This week we learned about James Hogg. For those of you who aren’t au fait with slightly obscure Scottish poets (really, you should have paid more attention at school!) let me tell you a little about him. He was a shepherd who had a tough start in life. While he was tending his sheep he penned the odd poem or two which were so good that they caught the eye of Sir Walter Scott, with whom he became great friends.
Sir Walter tried to support his friend and introduced him to the right people in the right circles but, according to the monument we were sat next to, James found “polite society” a bit too much and opted instead to stick to the shepherding with occasional bits of poetry on the side.
The reason this struck a chord as we were sat there pondering life in the beautiful sunshine around St Mary’s Loch is because we knew we were heading up market that evening for dinner and a stay in the utterly fabulous Horsehoe Inn in Eddleston, just north of Peebles (yes we will get to Edinburgh eventually, I told you we weren’t in a hurry!)
There’s a large car park between St Mary’s Loch and Loch of the Lowes where you can pause for a drink or just slouch in the sun and watch the world go by. We visited on one of the hottest days of the year so I was tempted by a dip until I heard the howls from those braving the chilly waters. That’s when we took a wander around and instead encountered James Hogg and his poetry.
|Loch of the Lowes|
|St Mary's Loch|
I must admit I did feel a little self conscious when we pulled into the carpark of the Horseshoe Inn – Delores is far from inconspicuous and is currently spattered with the blood of a million midges – but we were welcomed warmly and immediately sat down with a huge complimentary pot of tea and a couple of slices of cake.
Becoming concerned that our dusty hiking attire was lowering the standards somewhat we scuttled off for a shower and dug out the nicest clothes we’d bought with us ready for dinner.
Now, here’s the thing – I wish I’d paid more attention to Master Chef because then I’d probably be able to give a review that properly does the food there justice. We both decided on the taster menu to push us out of our comfort zones and ensure we tried things we wouldn’t normally eat. The wine list is extensive but the wine waiter (am I meant to call him a sommelier?) was kind and helpful and recommended a bottle that would suit both the meal and our pockets.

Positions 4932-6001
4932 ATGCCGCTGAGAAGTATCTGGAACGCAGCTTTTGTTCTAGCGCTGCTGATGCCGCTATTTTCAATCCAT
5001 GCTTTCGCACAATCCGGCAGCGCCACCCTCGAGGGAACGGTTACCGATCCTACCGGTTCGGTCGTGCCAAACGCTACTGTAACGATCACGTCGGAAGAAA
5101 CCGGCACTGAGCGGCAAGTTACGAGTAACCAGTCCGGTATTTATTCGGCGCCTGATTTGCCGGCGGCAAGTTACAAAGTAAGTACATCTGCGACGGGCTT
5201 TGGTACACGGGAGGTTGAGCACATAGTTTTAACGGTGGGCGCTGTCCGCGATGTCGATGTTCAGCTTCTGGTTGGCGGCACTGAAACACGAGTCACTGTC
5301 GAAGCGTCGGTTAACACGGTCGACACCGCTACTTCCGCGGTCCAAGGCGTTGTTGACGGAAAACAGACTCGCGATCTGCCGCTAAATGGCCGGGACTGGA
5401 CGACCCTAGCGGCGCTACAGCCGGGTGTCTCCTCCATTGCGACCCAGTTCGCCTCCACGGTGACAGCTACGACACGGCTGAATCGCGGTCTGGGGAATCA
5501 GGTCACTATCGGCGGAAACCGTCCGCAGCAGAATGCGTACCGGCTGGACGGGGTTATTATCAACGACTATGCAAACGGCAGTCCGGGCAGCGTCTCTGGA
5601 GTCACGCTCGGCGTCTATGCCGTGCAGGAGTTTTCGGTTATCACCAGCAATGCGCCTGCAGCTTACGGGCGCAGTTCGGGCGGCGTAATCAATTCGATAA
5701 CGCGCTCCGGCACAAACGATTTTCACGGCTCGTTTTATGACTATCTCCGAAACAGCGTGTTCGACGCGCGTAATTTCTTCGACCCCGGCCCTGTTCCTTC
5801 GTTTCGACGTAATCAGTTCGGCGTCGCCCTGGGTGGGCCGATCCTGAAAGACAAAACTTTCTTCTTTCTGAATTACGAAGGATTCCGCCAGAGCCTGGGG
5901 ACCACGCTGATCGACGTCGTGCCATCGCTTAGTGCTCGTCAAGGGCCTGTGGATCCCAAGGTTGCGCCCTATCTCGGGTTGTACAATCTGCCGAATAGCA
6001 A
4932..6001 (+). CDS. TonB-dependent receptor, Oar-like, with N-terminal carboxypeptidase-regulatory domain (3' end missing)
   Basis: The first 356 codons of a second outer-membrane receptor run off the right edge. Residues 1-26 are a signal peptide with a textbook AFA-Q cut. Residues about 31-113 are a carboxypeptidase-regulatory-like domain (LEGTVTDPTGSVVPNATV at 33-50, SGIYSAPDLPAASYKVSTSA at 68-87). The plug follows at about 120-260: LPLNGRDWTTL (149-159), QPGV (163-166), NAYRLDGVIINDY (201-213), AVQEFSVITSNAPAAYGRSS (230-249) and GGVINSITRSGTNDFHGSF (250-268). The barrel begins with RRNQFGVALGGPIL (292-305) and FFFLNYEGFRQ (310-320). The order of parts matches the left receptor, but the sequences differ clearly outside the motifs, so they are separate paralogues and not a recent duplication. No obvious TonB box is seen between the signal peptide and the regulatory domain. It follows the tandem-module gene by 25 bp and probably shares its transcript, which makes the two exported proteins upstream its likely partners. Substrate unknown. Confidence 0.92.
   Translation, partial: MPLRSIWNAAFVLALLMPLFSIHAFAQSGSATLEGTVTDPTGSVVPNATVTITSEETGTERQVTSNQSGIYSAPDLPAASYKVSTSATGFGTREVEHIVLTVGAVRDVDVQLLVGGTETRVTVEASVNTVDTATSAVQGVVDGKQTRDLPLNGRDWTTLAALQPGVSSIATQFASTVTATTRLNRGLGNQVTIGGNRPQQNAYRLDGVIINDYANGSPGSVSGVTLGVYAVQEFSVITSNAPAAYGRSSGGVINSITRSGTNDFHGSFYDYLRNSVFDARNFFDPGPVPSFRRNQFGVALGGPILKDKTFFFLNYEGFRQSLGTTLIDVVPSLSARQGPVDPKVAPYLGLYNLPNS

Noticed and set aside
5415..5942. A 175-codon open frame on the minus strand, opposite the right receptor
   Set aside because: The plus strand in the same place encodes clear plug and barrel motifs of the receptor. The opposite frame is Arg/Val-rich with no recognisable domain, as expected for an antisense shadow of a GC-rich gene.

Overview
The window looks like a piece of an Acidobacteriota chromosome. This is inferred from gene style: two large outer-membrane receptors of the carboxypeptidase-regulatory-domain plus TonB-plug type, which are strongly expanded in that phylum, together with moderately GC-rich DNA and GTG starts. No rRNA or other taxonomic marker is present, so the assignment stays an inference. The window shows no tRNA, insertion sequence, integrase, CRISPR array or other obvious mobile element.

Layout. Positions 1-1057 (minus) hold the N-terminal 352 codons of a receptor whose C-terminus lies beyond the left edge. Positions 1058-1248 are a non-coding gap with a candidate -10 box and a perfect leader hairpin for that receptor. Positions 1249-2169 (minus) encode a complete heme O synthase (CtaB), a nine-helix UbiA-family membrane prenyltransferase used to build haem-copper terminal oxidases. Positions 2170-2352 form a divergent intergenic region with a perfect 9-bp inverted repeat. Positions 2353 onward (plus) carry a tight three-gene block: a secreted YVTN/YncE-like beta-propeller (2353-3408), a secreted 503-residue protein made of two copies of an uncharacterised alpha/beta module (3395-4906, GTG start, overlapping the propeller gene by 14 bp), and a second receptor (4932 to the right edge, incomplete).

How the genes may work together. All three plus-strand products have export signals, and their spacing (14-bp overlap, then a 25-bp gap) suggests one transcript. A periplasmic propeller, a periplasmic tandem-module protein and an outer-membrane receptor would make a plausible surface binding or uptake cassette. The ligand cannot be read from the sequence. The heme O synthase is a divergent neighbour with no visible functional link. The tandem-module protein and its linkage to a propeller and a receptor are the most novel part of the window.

- · Cured sea reared trout with cauliflower cous-cous and egg yolk
- · Cured smoked duck with cucumber, beetroot and marinated tofu
- · Mackerel and vegetable Escabeche
- · Beef sirloin with carrot puree, broccoli and wild mushrooms
- · Cashel blue with apricot and ginger chutney and celery
- · Passion fruit and pink peppercorn arctic roll with raspberries
That wasn’t the whole thing – there was plenty more besides, but I do try to keep the blog short and punchy!
To our humble palates the whole thing tasted fabulous – I was particularly impressed by the smoked tofu which I absolutely expected to hate but which turned out to be a mouthful of tangy, smoky yummyness – see, that’s what I mean about pushing yourself to eat stuff you wouldn’t normally bother with, sometimes it can lead to wonderful surprises.
I’m not a puddings person but my favourite was the arctic roll – it was just so very pretty and tasted as good as it looked. Again, I would never previously have ordered anything that combined ice cream with peppercorns but it really worked. As Gregg Wallace might say “That’s banging on the door of divine that is”
For us The Horseshoe Inn isn’t the sort of place we’d go to for “everyday” dining, but it is the perfect place for a romantic retreat. It’s just a short drive from Edinburgh, or you can catch the bus, so if you’re visiting the city definitely take a detour out there to spoil yourself, and don’t just stay for food – the rooms are huge, smart, clean and contemporary (though we did consider knocking points off for the lack of bourbon creams in the bedroom, our usual measure of hotel greatness).
Pretty much all of the food is sourced from local farms which is a great way of small businesses supporting other small businesses. Even the breakfasts were a work of art with local bacon, sausage and homemade blackpudding.
Replete, we headed down into Peebles for a pootle around; like Biggar they have an excellent Town Trail Guide which will tell you all you need to know and, if you’re of a shopping ilk, there are plenty of small interesting shops to nosey around in.
|Things to do in Peebles|
|River Tweed, Peebles|
I’d like to tell you we’re off to Edinburgh now, but we’re not. Next stop is Crail for a bit of peace and quiet and a campsite with a heated outdoor pool. You can’t say we’re not optimists...